Still, I will listen again to Dr Rao since the LMS Chairman has had the felicitous idea of posting all the conference talks on his blog. Lastly, I was delighted to see some of my old friends from the Sons of the Holy Redeemer whose time in the canonical wilderness I pray will soon be over. Blessed are ye when men curse and revile ye! Let us pray Bishop Hugh Gilbert gets his skates on and sorts out their situation soon.

8 comments:

The Guild Master said...

By 'an enriched lectionary' I take it you mean more readings? And on a three year cycle? Fr Aidan Nichols has given his considered view on the plethora of readings in the Novus Ordo and was not impressed. More is not necessarily better. Based on my own experience of many years' attendance at the NO, I have to say I'm with the good Dominican on this one.

Jackie Parkes said...

"I'm not sure I agreed with his implications that the influence could not be reciprocal."

Love that!

Ches said...

I said 'enriched', Guild Master, which is not the same as 'mindlessly expanded'. But when you get, as you can do in the 1962 missal, a week full of 3rd class feasts for virgin martyrs or confessors with the same proper almost every day, there is clearly room for some adjustment. While the OF lectionary is way too big, the EF lectionary seems a little too narrow. I'm talking about a via media here.

The Guild Master said...

Well, if you're saying preserve the two readings at the EF (not expanding to three) and sticking with the very effective one-year cycle and merely introducing a few new propers to avoid repitition during weekday Masses, it's hard to see how you could call that an enrichment drawn from the OF. That's closer to an organic development from within the EF tradition. Also, I'm not terribly won over by the example you give. Frankly, it's not something I've heard anyone clamouring for! Most of the faithful's experience of the lectionary of whatever form is on Sundays and HDOs. As a rule, I'd say leave well alone and stop tinkering with the liturgy for the next few years. We've had enough of 'that sort of thing'.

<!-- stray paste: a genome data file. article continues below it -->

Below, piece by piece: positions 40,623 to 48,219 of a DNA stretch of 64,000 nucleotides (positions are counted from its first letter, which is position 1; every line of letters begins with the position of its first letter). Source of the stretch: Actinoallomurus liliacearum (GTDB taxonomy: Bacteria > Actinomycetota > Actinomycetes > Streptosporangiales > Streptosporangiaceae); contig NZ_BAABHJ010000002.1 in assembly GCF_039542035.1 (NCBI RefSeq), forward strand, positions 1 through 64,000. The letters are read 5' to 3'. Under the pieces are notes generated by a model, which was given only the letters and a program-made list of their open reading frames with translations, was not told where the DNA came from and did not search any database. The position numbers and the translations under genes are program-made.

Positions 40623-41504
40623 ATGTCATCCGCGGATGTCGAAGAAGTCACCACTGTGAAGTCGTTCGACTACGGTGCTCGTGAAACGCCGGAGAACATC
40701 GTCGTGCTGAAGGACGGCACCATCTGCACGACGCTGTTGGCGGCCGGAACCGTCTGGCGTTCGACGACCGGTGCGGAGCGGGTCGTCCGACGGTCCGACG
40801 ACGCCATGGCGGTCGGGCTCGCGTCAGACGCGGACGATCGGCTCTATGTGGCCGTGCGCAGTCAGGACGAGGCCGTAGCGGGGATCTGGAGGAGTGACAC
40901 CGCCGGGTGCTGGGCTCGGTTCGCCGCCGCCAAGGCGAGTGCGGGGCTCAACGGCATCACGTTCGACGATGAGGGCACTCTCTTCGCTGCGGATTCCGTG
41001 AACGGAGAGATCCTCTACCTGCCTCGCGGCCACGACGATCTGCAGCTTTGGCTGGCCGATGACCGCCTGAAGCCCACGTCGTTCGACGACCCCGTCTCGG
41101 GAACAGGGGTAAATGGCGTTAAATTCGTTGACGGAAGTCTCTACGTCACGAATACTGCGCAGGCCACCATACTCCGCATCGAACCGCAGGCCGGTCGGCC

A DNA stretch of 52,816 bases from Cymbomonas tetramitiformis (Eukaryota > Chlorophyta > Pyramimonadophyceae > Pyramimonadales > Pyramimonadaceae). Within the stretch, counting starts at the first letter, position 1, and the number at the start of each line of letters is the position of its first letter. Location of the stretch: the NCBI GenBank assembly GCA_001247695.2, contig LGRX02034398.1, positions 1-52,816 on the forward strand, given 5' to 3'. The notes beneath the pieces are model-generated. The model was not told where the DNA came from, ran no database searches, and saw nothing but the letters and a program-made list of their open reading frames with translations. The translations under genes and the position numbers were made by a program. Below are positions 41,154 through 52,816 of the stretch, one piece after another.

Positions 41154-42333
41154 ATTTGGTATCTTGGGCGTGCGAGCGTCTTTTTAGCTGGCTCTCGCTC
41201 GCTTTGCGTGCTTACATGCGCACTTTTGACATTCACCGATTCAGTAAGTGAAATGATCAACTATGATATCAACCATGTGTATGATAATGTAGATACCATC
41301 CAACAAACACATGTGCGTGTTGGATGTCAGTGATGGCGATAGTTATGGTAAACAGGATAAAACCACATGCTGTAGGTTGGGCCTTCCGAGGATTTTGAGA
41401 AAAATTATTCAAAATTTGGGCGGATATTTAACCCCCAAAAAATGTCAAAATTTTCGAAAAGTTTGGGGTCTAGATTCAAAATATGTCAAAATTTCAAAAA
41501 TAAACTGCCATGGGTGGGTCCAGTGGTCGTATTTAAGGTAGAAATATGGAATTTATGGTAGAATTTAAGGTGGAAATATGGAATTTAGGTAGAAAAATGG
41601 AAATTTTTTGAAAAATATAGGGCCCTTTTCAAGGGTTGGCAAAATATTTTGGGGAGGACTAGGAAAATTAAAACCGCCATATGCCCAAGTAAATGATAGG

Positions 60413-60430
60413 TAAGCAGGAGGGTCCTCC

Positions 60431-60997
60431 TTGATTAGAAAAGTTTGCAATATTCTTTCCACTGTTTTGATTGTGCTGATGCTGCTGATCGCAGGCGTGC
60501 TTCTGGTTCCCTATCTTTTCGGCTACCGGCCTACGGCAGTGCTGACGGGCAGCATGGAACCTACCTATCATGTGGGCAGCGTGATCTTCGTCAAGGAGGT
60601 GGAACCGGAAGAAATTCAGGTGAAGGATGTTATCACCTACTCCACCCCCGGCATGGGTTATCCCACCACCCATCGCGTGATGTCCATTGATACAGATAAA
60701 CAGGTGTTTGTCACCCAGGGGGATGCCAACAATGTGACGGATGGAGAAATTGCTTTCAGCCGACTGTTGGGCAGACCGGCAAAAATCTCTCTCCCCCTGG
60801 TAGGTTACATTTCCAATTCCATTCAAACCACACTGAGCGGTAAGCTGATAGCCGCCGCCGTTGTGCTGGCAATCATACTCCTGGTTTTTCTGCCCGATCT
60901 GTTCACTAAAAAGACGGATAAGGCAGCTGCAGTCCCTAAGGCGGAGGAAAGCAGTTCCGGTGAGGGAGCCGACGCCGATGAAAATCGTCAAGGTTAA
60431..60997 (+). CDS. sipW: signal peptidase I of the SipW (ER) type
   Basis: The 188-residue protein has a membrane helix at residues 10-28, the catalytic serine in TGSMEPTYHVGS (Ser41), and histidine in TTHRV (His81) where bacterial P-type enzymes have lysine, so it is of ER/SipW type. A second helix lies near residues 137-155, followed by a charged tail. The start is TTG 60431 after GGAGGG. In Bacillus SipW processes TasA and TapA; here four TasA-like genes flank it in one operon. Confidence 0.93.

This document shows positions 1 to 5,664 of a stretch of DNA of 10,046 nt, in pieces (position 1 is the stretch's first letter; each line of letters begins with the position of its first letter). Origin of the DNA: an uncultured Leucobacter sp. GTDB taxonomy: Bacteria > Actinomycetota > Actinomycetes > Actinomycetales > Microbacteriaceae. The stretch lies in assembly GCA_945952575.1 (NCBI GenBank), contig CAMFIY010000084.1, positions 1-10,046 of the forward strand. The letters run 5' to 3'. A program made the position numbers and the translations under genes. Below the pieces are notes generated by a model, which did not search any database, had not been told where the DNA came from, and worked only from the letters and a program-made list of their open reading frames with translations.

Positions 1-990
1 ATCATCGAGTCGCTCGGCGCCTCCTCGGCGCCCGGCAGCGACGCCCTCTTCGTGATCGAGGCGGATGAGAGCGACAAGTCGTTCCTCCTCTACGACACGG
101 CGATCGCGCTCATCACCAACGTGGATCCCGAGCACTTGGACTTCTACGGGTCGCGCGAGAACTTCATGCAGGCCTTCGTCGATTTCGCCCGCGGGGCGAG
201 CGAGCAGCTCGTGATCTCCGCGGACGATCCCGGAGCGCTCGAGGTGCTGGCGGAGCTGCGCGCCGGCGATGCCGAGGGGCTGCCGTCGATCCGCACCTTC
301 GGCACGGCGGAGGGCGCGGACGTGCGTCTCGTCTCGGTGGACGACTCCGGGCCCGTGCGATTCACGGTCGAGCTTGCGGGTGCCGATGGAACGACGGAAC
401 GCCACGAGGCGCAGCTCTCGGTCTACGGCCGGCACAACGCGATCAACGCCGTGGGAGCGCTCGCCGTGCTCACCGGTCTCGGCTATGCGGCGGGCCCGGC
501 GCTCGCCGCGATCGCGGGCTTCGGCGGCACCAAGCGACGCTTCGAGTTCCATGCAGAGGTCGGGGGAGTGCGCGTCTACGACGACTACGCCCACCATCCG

Ches said...

"it's hard to see how you could call that an enrichment drawn from the OF. That's closer to an organic development from within the EF tradition."

So an enrichment is not organic development?

"As a rule, I'd say leave well alone and stop tinkering with the liturgy for the next few years. We've had enough of 'that sort of thing'."

That's begging my initial question. Given a choice between organic change and no change, I would agree AT THIS TIME to say no change.

Nevertheless, as a general rule, organic change is better than no change. And if you want proof of that, look at the EF!

The Guild Master said...

I've been away. Ches, you've subtly shifted the ground here. My first point was not about the difference between enrichment and organic development (or any such semantic dispute) but whether you attribute it to the OF or the EF. My thrust was that if it's an organic development from, or of, the EF, then there has been no enrichment from the OF (the whole point, after all, of *mutual* enrichment).

Secondly, to present no change and organic change as alternatives is to offer a false dichotomy. The story of the EF has been of occasional change interspersed with long periods of no change. There is no tension between the two.

Ches said...

I haven't shifted anything. If you take it as an a priori that organic development means 'no influence from the outside', then the idea of mutural enrichment is nonsense, regardless of whether it's EF on OF or OF on EF.

As for dichotomies, of course there are periods of change and periods of no change. But just as it is wrong to say there should always be change, it is wrong to say there should never be change. And that is why I said that organic change was better than no change, as indeed organic change is better than change for change's sake.

Organic change is not a synonym of perpetual change. Wherever did you get that idea?

The Guild Master said...

Ches, I haven't said organic development means no influence from outside, although the integrity of the traditional Roman Rite should always be respected in any change; I've said that I don't see that outside influence coming from the NO lectionary, which you yourself described as 'mindlessly expanded'. I agree, which is why I can't see the OF offering any particularly useful enrichment of a Form characterised by simplicity and sparseness.

'Organic change is not a synonym for perpetual change. Wherever did you get that idea?'
I never said it was. As far as I'm concerned there are three broad approaches: no change, perpetual change and organic change and the last can conflict with either of the other two. I don't see that we actually disagree on that point. What I would say, is that change always has to prove its case. I don't believe the OF has proved its case as a source for change within the EF.